The program, launched in 2018, helps to monitor the accuracy of news shared on Facebook.
Noko Makgato, executive director of Africa Check, says the expansion helps ensure that misinformation in languages other than English and French can be identified and tackled.
Makgato said the Africa Check team will review and rate video, text, and photo content that have been flagged as possibly containing fake news.
“Our job is to review this content, provide a rating and an informative article. The system allows us to rate content based on a range of options from ‘true’ to ‘mixture (of true and false),’ ‘satire,’ ‘opinion’ and ‘false,'” he told CNN.
Facebook said it relies on technology and feedback from its community to flag potentially false stories to fact-checkers for review.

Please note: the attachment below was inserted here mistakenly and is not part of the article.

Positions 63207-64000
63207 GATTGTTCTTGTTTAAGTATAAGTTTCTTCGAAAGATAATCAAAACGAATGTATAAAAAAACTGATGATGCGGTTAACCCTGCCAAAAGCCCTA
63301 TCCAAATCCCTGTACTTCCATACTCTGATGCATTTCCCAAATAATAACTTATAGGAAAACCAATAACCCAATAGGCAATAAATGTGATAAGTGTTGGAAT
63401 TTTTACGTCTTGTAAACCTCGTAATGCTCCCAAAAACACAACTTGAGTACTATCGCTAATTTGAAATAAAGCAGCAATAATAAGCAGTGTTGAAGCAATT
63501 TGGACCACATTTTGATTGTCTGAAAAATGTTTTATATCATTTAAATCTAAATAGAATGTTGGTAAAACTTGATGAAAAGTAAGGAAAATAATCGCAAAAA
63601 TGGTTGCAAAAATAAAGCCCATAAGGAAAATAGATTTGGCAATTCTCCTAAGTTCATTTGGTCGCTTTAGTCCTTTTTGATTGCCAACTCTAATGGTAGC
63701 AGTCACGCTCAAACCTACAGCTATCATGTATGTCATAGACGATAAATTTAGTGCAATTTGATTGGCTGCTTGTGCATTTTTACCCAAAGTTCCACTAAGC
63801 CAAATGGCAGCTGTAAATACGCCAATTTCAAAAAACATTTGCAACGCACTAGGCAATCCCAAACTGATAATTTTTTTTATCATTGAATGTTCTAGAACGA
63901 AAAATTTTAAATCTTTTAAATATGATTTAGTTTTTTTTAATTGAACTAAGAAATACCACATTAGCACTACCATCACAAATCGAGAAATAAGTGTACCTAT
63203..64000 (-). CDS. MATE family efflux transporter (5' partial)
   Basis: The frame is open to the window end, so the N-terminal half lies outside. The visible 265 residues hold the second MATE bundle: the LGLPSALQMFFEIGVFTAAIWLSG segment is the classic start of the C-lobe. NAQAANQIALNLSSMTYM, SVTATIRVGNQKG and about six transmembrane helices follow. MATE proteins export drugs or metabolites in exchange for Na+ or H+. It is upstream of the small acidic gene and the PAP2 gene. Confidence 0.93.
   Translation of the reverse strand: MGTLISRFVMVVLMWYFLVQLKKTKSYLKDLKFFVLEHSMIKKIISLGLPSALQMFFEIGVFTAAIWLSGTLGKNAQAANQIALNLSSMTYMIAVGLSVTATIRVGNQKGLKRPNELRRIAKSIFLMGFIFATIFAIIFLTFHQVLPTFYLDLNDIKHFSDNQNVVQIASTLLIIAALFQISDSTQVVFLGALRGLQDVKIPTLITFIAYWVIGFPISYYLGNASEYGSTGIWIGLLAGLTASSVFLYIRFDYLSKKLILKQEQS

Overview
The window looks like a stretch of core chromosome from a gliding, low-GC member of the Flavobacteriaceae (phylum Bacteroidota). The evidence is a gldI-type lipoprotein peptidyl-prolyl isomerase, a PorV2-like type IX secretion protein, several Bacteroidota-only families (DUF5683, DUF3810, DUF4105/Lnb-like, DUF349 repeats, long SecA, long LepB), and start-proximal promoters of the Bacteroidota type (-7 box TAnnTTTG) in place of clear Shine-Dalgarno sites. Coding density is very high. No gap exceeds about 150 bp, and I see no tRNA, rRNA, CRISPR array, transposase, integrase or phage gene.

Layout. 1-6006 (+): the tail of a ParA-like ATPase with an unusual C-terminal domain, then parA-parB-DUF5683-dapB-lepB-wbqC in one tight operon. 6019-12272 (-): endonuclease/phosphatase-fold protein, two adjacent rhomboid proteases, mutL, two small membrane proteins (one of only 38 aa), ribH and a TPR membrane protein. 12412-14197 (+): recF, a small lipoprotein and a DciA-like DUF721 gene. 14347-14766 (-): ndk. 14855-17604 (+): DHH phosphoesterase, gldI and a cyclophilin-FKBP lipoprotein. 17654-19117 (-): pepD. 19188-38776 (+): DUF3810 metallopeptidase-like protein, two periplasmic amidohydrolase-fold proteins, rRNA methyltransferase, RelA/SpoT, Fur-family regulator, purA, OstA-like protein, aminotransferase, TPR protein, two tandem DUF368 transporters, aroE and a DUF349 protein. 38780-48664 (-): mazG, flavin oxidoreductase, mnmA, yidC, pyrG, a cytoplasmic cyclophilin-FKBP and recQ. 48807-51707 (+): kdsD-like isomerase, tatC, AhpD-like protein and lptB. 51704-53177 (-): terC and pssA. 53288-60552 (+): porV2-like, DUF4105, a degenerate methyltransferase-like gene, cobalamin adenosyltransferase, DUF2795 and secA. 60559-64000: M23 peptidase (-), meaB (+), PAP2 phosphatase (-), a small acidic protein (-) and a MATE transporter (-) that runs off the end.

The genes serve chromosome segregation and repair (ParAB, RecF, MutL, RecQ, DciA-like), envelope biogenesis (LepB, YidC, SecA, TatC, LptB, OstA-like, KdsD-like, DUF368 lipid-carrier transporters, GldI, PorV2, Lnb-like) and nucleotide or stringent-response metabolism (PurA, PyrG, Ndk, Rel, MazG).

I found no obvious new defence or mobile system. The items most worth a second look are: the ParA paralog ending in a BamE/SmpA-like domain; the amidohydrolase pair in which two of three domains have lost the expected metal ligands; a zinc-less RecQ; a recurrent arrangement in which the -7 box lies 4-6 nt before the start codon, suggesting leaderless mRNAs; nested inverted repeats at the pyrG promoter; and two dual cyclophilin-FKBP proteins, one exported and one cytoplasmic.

Stories identified as inaccurate will be shown lower in the social site’s news feed, reducing its distribution.
Kojo Boakye, Facebook’s head of public policy for Africa, says the social media giant will continue to invest in efforts to curb the spread of false news.
“Our third-party fact-checking program is just one of many ways we are doing this, and with the expansion of local language coverage, this will help in further improving the quality of information people see on Facebook,” he added.